A 1976 film might not be expected to translate seamlessly to Broadway in 2018, but for the cast and creative team behind “Network,” which premiered Thursday night with Hillary Clinton in the audience, the story still feels uncomfortably close to home. “It was a satire then, and now it’s documentary realism,” said Lee Hall, who [...]

  • 'Network' Review: Bryan Cranston Stars on

    Broadway Review: 'Network' With Bryan Cranston

    The 1976 film “Network” won four Academy Awards, including best original screenplay for writer Paddy Chayefsky, for its blistering portrayal of an American society fueled by greed and bloated on corruption. A haggard Peter Finch took the best actor trophy for his harrowing performance as Howard Beale, a TV newsman who is so disgusted by [...]

  • Faye DunawayVanity Fair Oscar Party, Arrivals,

    Faye Dunaway to Play Katharine Hepburn on Broadway

    Faye Dunaway will return to Broadway to play another acting diva. The Oscar-winner is set to portray Katharine Hepburn in “Tea at Five,” a one-woman play that charts the movie legend’s career over the course of a winding monologue. Dunaway last appeared on Broadway in 1982’s “The Curse of the Aching Heart.” In the 1990s, [...]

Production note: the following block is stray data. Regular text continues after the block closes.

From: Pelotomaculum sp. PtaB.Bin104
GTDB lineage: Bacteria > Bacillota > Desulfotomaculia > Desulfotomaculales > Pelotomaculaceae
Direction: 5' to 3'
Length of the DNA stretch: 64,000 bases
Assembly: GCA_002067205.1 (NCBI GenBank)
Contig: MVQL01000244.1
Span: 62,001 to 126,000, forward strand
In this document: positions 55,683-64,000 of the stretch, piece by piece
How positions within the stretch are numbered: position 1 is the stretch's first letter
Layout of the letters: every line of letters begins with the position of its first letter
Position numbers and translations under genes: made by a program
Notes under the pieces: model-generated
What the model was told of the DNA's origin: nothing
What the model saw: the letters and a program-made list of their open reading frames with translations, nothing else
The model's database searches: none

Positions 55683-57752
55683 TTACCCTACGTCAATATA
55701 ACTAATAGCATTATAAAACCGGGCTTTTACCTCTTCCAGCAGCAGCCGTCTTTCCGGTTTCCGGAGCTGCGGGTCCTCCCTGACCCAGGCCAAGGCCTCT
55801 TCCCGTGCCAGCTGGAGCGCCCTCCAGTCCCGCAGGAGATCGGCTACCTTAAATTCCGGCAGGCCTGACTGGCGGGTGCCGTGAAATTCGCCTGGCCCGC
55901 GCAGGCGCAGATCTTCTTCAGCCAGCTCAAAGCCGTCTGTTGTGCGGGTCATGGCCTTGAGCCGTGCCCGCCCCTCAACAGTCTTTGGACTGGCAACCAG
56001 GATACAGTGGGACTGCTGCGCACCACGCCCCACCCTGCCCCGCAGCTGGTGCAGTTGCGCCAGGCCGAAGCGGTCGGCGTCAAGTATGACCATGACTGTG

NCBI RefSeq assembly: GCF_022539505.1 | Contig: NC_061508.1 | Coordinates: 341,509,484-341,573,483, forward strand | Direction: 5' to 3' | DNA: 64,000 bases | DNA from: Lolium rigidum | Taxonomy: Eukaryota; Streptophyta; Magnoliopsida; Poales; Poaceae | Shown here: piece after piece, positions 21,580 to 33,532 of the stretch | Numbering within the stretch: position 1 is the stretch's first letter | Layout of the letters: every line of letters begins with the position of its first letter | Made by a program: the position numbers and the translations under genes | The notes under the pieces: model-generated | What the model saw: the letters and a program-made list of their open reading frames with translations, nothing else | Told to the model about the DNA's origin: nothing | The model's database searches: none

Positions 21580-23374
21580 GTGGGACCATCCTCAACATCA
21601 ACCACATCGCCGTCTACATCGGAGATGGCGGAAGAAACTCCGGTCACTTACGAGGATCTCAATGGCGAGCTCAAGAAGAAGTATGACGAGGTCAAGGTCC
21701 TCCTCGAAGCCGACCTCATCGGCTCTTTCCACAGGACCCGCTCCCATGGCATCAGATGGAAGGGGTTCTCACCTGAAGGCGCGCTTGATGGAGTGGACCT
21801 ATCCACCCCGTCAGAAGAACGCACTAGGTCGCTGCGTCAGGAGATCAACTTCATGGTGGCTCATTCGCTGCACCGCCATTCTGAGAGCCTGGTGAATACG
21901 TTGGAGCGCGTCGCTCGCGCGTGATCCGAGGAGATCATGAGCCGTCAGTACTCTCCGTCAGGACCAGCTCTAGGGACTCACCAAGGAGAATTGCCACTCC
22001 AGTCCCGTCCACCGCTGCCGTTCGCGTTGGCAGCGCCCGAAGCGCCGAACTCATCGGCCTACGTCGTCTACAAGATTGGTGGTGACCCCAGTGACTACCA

• Philip Bosco'The Savages' film after party,

    Tony Award Winner Philip Bosco Dies at 88

    Veteran character actor Philip Bosco, who won a Tony Award in 1989 for “Lend Me a Tenor” as an opera impresario and was nominated five other times, died Monday, according to his grandson, Luke Bosco. He was 88. Bosco received his first Tony nomination for “Rape of the Belt” in 1960. His other nominations were [...]

  • Hugh Jackman

    Hugh Jackman Says 'Greatest Showman' Success Made Him Revive Stage Show

    Hugh Jackman could have spent his hiatus between movies soaking up rays in Saint-Tropez. Instead of lounging poolside, the movie star will return to the stage for a grueling series of arena performances that will take him across Europe, Australia, and the U.S. The upcoming musical extravaganza, “The Man. The Music. The Show.,” kicks off [...]

  • Bob Mackie, Costume Designer and Cher'The

    Watch Cher's Surprise Performance at the Opening of Broadway's 'Cher' Musical

    Kanye West may have caused some unwanted drama at the opening of Broadway’s “The Cher Show” on Monday in New York, but thankfully his alleged bad behavior didn’t come close to spoiling the evening. Cher herself caused fantastic frenzy as she glided down the aisle of the jam-packed Neil Simon Theatre toward her seat. All [...]

More From Our Brands

Access exclusive content